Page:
President Biden has nominated Federal Trade Commission (FTC) Commissioner Rohit Chopra to serve as Director of the Consumer Financial Protection Bureau (CFPB).
While Chopra is still awaiting confirmation by the U.S. Senate, CFPB Acting Director Dave Uejio has already signaled that new priorities and increased oversight will be a priority for the new administration. In a letter to staff, he plainly states that “over the coming weeks, we will be reversing policies of the last administration that weakened enforcement and supervision.”
Certainly, a change in focus is to be expected whenever a new administration takes control. Therefore, it’s critical for lenders and financial institutions to pay close attention to the specifics of new regulations and ensure that their regulatory compliance functions are ready for the changes.
What will the focus areas be for Chopra’s CFPB?
Many consumer experts and former CFPB officials have publicly commented that the COVID crisis will be the bureau’s top priority. This lines up with Uejio’s letter to staff, in which he indicates that that the CFPB is likely to enforce the consumer protection provisions of the CARES Act, saying that the agency “will take aggressive action to ensure that regulated companies follow the law and meet their obligations to assist consumers during the COVID-19 pandemic” and that “violations of law during this time of need will not be tolerated.”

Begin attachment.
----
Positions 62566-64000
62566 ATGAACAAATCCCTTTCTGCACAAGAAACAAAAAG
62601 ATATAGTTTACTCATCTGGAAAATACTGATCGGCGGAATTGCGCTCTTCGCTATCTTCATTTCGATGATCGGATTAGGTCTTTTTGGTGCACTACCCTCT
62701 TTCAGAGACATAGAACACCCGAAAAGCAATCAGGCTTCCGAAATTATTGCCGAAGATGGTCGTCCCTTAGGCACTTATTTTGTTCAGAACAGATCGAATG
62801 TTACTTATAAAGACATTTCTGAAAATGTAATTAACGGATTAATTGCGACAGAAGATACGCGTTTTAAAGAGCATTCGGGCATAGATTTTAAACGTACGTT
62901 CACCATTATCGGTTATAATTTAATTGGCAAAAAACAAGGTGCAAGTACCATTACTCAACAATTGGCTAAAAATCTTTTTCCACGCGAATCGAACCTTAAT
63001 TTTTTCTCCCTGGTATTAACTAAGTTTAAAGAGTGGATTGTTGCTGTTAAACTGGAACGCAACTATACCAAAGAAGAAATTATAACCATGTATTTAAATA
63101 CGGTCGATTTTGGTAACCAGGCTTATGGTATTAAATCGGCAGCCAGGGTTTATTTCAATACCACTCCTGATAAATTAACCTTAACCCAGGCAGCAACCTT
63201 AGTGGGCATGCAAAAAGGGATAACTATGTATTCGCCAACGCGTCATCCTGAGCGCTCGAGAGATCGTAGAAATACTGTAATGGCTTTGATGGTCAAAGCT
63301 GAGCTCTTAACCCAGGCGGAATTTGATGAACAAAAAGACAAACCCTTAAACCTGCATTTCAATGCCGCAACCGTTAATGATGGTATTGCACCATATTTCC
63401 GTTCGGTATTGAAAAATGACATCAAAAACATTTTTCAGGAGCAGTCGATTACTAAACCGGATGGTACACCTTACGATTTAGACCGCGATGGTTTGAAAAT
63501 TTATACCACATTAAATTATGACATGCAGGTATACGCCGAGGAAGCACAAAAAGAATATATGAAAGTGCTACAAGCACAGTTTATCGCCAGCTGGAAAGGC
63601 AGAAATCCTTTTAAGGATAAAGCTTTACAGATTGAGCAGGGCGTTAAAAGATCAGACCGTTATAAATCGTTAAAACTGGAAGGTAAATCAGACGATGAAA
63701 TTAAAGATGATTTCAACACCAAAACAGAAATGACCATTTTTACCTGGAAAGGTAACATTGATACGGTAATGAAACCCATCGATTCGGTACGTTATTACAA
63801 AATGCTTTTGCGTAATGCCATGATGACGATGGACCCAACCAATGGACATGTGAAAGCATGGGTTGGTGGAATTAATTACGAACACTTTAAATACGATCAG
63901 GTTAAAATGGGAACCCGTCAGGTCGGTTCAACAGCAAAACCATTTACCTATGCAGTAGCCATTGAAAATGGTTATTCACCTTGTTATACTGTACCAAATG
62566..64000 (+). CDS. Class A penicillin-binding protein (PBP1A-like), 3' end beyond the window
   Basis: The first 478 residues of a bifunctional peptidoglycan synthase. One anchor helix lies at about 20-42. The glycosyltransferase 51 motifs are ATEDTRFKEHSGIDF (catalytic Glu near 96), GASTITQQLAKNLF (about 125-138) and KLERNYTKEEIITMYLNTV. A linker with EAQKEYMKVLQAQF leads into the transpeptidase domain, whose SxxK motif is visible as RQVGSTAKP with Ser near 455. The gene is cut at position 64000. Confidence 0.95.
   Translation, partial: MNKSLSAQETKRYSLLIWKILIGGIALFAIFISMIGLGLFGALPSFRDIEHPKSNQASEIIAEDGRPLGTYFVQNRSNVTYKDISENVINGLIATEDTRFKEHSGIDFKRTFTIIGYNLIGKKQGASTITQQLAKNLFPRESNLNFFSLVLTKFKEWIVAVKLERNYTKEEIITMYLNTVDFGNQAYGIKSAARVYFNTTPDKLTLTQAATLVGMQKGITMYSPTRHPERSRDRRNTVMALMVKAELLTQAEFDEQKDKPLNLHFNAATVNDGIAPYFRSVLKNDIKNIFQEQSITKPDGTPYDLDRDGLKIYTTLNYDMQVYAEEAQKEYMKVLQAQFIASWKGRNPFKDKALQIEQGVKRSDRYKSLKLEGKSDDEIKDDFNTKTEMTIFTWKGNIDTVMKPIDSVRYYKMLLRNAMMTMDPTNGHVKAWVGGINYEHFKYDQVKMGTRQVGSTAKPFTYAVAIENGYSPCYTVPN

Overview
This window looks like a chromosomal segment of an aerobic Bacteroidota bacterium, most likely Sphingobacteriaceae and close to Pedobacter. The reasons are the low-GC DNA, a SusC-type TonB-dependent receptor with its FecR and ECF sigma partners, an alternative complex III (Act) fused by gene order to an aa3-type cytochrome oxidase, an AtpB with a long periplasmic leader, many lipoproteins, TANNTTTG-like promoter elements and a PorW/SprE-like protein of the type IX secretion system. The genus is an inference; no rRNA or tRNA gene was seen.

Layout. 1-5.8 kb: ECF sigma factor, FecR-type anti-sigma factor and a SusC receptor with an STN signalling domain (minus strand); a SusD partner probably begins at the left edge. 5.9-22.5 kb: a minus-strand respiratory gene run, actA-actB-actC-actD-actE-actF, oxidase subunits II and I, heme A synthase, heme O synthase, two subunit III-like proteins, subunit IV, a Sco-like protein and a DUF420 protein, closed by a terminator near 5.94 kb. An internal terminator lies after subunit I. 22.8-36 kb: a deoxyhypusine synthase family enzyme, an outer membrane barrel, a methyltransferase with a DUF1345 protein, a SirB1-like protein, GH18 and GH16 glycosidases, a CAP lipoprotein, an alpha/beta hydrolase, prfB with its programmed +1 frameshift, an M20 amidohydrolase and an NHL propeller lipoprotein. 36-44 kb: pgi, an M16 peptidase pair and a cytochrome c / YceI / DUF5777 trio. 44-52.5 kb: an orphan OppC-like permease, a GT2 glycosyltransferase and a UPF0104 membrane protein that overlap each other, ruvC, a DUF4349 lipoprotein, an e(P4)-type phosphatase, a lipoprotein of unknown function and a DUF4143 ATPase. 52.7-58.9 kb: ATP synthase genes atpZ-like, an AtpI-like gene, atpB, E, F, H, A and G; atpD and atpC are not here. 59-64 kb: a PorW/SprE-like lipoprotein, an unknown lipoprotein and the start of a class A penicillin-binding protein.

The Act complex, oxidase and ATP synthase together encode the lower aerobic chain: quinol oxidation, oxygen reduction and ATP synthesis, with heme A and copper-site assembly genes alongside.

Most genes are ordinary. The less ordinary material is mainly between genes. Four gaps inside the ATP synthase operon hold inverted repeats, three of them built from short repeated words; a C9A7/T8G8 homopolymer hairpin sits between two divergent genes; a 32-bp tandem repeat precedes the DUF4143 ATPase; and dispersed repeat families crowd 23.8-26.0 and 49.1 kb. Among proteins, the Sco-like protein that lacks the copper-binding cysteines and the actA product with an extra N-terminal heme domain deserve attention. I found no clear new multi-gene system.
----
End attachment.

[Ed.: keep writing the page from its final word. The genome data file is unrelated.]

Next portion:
Whether your customers are homeowners, car buyers, or credit-card users, it’s time to ensure that your practices are in-line with the CARES Act and other federal relief legislation.
Chopra has been vocal about debt collections practices, commenting in November 2020 that “when debt collectors engage in illegal conduct, this harms families and their honest competitors.” Most experts, including myself, expect debt collections to be a focus of the new administration, so it is imperative to closely review your practices.
However, Chopra has also signaled a balanced approach that supports appropriate debt collection practices, saying that he wants to ensure “those debt collectors who refrain from using abusive debt collection practices are not competitively disadvantaged.” I see this as a good sign for the majority of debt collectors who act within the confines of the law.
I look forward to learning more about Chopra’s position on CFPB rules that debt collectors will need to consider for managing their communication attempts. We will cover this in more detail once these rules are more formally laid out.
Large Financial Institutions:
As FTC Commissioner, Chopra has been a consistent advocate for strict enforcement actions against large financial institutions, often viewing settlements as too lenient. He has been a longtime critic of the dangers of monopolization, pointing out the power disparity of large companies compared to smaller businesses and the consumer-at-large. According to the Washington Post, experts expect Chopra “to use the agency’s enforcement authority to fundamentally shake up how big businesses interact with consumers where he perceives widespread abuse.”
Under former CFPB Director Kathy Kraninger, fair lending enforcement was viewed as subdued, with only one enforcement action during her tenure. Chopra, on the other hand, has advocated for fair lending, with a particular focus on eliminating discriminatory practices. Furthermore, in his letter to staff, Uejio was crystal clear in saying “fair lending enforcement is a top priority and will be emphasized accordingly.”
There’s never a bad time to carefully review all lending, customer service, and collections practices. However, when there is leadership change at regulatory bodies such as the CFPB, it’s absolutely time for this review.
It’s also time to ensure that you have the in-house resources or a solid partner with the expertise to guide you through these changes.
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